I think it is fitting here to quote from the words of Mrs. Chava Sandler, wife and mother of the recent martyrs of Toulouse, France: “To all those who wish to bring consolation to our family and contentment to the souls of the departed: Let’s continue their lives on this earth. Parents, please kiss your children. Tell them how much you love them, and how dear it is to your heart that they be living examples of our Torah, imbued with the fear of Heaven and love of their fellow man. Please increase your study of Torah, whether on your own or with your family and friends. Help others who may find study difficult to achieve alone. Please bring more light into the world by kindling the Sabbath candles this and every Friday night.”
These are the words of a woman from whom so much was taken. Instead of drowning in bitterness, she gave us the message we need in these challenging times. She encouraged all of the Children of Israel to cleave to the One Source of strength, consolation and direction we possess in this world.
If you have read my book From Central Park To Sinai: How I Found My Jewish Soul, you know I was raised in a home devoid of Torah. Both my parents were Jewish. They were also great people, and we lived in a metropolis filled with Jews, but there was no Jewisness in our life.
Well, almost none. I, like every Jew, possessed the spark of Jewish fire called the pintele Yid, which was burned into my neshamah at Mount Sinai, where I stood with my people so many centuries ago.
The Gemara tells us that an angel teaches us the entire Torah in the womb. After that nine-month “chavrusa,” the angel strikes us above the upper lip at birth and, with that shock, we forget all that we learned (Niddah 30b). All the noise and clamor of this world then bombards us, and the voice of the angel is forgotten in the jangle of “civilization.” But perhaps we are unable or unwilling to forget the voice of the malach and that holy Torah we absorbed before we entered this world. Perhaps we are fortunate enough to hear words of Torah during our lifetime. Perhaps we pause and we allow those words to sink in.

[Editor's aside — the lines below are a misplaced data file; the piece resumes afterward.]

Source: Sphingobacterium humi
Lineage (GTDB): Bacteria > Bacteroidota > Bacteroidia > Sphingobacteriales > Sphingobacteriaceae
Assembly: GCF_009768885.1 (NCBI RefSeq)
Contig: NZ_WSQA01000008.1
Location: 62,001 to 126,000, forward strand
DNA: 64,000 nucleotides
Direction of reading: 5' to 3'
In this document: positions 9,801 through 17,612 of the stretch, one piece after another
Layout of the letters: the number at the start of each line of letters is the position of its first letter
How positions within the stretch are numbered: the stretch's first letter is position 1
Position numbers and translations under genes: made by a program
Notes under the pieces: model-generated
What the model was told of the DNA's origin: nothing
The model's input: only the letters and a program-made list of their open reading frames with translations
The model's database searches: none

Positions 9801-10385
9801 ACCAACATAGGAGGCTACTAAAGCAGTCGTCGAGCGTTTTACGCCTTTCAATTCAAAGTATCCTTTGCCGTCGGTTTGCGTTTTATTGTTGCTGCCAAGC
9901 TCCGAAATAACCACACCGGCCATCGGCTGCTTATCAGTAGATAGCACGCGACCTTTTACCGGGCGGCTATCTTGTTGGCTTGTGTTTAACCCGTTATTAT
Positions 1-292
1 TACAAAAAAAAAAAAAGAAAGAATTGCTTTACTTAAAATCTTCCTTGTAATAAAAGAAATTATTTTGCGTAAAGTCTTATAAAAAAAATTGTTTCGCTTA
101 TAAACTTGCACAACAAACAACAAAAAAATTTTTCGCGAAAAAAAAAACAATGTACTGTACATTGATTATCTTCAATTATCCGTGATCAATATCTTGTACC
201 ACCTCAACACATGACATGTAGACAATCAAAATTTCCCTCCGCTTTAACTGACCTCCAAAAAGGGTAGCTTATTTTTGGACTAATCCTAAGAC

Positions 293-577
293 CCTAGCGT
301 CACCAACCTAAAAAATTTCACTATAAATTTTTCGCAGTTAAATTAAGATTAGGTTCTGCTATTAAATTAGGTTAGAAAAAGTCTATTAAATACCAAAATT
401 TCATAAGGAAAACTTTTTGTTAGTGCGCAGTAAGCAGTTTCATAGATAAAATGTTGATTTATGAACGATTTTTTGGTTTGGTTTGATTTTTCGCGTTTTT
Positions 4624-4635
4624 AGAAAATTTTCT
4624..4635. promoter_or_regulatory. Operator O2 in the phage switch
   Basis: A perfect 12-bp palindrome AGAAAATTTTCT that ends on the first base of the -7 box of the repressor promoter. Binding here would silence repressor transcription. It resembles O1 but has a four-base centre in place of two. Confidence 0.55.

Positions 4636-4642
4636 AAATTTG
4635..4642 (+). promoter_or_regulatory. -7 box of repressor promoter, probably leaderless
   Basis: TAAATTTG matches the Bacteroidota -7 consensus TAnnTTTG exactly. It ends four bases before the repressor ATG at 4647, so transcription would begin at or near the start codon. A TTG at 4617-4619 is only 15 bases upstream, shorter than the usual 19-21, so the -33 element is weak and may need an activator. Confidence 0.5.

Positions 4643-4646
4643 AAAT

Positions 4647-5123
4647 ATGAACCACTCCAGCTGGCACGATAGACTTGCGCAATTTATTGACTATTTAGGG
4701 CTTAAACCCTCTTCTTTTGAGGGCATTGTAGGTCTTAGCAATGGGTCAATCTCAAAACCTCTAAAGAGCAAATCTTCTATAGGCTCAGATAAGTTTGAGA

“Wait a minute! I have heard those words before!”
That is when we remember the angel who taught us in the womb.
So, though I grew up in a secular world, I knew something was missing. I couldn’t live; I was constantly afraid.
What was I afraid of?
Yes, I was afraid of myself.
Decades later, joined by my wife, I was blessed to find Torah. We had followed countless paths. We rejected them all because each turned out to be a dead end. In 1974, in the city of Newburgh, New York – after all other paths had failed us – we met Rebbetzin Esther Jungreis, who opened the world of Torah to us. Thus, our life began.
We learned about the yetzer hara, the evil inclination – the force within us that tries to steer us in exactly the opposite direction from the Torah. We learned that the yetzer hara is a tireless opponent, lying in wait constantly in order to deflect us, God forbid, from the Path of Life.
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In general, I don’t think we take the yetzer hara too seriously because it is not so clear to us what it is. But perhaps we can use the period of sefirah to come to grips with this opponent that has destroyed so many lives since Adam and Chava fell under its influence in the first days of Creation.